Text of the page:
Original languageEnglish (US)
Pages (from-to)242-250
Number of pages9
JournalInternational Journal of Gynecological Cancer
Volume8
Issue number3
DOIs
StatePublished - 1998
Externally publishedYes

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Urokinase-Type Plasminogen Activator
Ovarian Neoplasms
Macrophage Colony-Stimulating Factor
Macrophage Colony-Stimulating Factor Receptors
Neoplasms
Epithelium
Staining and Labeling
Tissue Extracts
Survival
Stromal Cells
Neoplasm Metastasis
Multivariate Analysis
Urokinase Plasminogen Activator Receptors

Keywords

  • Macrophage colony stimulating factor
  • Ovarian cancer
  • Urokinase plasminogen activator

ASJC Scopus subject areas

  • Obstetrics and Gynecology
  • Oncology
  • Cancer Research

Cite this

Urokinase-type plasminogen activator in ovarian cancer : A poor prognostic factor, with advanced stage epithelial associated. / Chambers, Setsuko K; Ivins, C. M.; Carcangiu, M. L.

In: International Journal of Gynecological Cancer, Vol. 8, No. 3, 1998, p. 242-250.

Research output: Contribution to journalArticle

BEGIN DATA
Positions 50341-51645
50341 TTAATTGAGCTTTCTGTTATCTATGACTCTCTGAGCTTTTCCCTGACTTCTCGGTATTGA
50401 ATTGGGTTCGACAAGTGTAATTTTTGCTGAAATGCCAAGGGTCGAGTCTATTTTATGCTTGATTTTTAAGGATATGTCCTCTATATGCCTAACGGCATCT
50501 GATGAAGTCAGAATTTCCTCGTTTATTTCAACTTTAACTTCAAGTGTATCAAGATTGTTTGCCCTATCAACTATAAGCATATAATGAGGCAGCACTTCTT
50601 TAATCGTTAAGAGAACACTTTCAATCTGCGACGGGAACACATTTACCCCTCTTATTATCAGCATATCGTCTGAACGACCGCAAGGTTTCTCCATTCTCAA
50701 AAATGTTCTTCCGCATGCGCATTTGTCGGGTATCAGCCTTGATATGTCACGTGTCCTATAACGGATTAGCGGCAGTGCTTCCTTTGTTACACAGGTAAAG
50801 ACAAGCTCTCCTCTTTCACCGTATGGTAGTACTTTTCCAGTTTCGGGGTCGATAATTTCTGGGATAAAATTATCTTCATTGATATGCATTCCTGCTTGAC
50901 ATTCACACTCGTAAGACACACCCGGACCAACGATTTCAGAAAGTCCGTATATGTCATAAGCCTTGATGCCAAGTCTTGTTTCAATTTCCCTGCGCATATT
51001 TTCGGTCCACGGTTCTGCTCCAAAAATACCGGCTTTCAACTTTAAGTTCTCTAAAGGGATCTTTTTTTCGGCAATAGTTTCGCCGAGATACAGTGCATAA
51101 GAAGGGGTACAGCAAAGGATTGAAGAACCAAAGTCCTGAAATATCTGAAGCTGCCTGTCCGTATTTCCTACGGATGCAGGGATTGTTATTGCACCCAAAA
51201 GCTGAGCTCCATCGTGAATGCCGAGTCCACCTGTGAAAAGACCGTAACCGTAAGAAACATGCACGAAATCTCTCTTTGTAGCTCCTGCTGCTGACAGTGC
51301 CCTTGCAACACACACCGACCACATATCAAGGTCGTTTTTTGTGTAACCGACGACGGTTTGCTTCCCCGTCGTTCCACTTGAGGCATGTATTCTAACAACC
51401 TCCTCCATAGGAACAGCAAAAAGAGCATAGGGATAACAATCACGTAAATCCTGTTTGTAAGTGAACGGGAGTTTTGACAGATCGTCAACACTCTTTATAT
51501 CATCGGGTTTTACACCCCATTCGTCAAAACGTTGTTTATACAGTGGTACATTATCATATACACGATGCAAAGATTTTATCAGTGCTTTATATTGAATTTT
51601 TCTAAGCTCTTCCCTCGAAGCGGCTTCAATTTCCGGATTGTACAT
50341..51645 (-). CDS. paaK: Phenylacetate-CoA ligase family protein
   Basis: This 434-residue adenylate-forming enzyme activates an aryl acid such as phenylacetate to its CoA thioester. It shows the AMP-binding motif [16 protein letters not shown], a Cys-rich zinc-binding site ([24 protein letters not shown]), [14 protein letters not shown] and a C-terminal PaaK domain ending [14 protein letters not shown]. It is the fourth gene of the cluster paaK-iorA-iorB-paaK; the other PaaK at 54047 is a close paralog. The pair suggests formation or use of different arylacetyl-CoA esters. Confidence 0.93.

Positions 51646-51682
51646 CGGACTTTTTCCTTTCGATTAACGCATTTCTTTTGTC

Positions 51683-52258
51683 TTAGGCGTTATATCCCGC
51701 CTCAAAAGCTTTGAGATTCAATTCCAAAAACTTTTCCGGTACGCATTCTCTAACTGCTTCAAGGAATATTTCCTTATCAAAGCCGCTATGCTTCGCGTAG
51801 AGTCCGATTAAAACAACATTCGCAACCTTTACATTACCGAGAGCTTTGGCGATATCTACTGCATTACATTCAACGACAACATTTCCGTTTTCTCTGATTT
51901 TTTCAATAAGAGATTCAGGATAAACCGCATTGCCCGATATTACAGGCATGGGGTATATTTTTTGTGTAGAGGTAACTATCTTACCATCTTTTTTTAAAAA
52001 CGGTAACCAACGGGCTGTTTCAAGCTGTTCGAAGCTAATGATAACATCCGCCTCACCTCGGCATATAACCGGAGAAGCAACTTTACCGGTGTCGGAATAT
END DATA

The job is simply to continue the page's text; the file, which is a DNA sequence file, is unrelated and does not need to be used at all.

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abstract = "Objective: Expression of urokinase-type plasminogen activator (uPA), a CSF-1 (macrophage colony stimulating factor) inducible gene, has been associated with invasion and metastatic properties, as well as with poor prognosis in a variety of epithelial cancers. In ovarian cancer metastases, co-expression of CSF-1 and CSF-1 receptor has been shown to be an independent poor prognostic factor for clinical outcome. Moreover, CSF-1 stimulated invasion of ovarian cancer cells in vitro is mediated by uPA activity. Ovarian cancers contain a higher concentration of uPA and its receptor, uPAR, than benign ovarian tumors. Reports, however, on the prognostic value of uPA content in ovarian cancer tissue extracts, which contain tumor epithelium, stroma, and infiltrating inflammatory cells, have been conflicting. The objectives of this study are to determine: (1) the prognostic value of uPA or uPAR expression in ovarian cancer epithelium, (2) the level of uPA or uPAR staining in the stromal cells, and (3) if there is an association between expression of uPA/uPAR and CSF-1/CSF-1 receptor in ovarian cancers. Methods: Immunohistochemistry was used to study the primary and metastatic tissues from 131 epithelial ovarian carcinomas, which included all stages of disease. The intensity and extent of staining for uPA and uPAR in the tumor epithelium was scored. Kaplan-Meier curves of survival were compared with the log-rank test. The Cox regression model was used for multivariate analysis. The Chi square test was used to study the association between uPA/uPAR immunohistochemical positivity and clinicopathologic parameters, as well as with CSF-1 and CSF-1 receptor expression. Results: For the invasive cases, 66{\%} of the primary tumors and 57{\%} of the metastases expressed uPA, while only 32{\%} of the primary tumors and 23{\%} of the metastases expressed uPAR. There was low level staining for uPA or uPAR in the stromal cells surrounding the tumor. Tumor cell expression of uPA in the invasive primary tumors was strongly predictive of a shorter overall survival; the median survival of 29 months for the 76 patients whose primary tumors expressed uPA was extended to 53 months for the 40 patients whose primary tumors did not express uPA. The prognostic value of uPA expression was retained in the subgroup of patients with residual disease ≤ 2 cm, but not among patients with minimal or no residual disease. Urokinase expression was, however, significantly associated with advanced stage and older age, and was not an independent factor for survival on multivariate analysis. Expression of uPAR alone, or in combination with uPA, had no prognostic value in this study. Co-expression of uPA and uPAR was strongly associated with co-expression of CSF-1 and CSF-1 receptor. Conclusions: The current study is the first to describe the prognostic significance of uPA/uPAR expression localized to ovarian cancer epithelium. Two previous studies on ovarian cancer, as well as studies on breast, lung, gastric, colon, and cervical cancers, examined the prognostic value of uPA content in tissue extracts. We demonstrate that uPA expression in the primary tumor epithelium is a common finding which is significantly predictive of a shorter overall survival, but is not an independent factor, most likely due to its close association with advanced stage. On the other hand, ovarian cancer stromal staining for uPA was of a low level and was not a prominent feature. In this study, a significant association was found between co-expression of uPA/uPAR and of CSF1/CSF-1 receptor; thus components of the uPA system may act as a mediator of the invasive, poor prognosis phenotype conferred by CSF-1 in epithelial ovarian cancers.",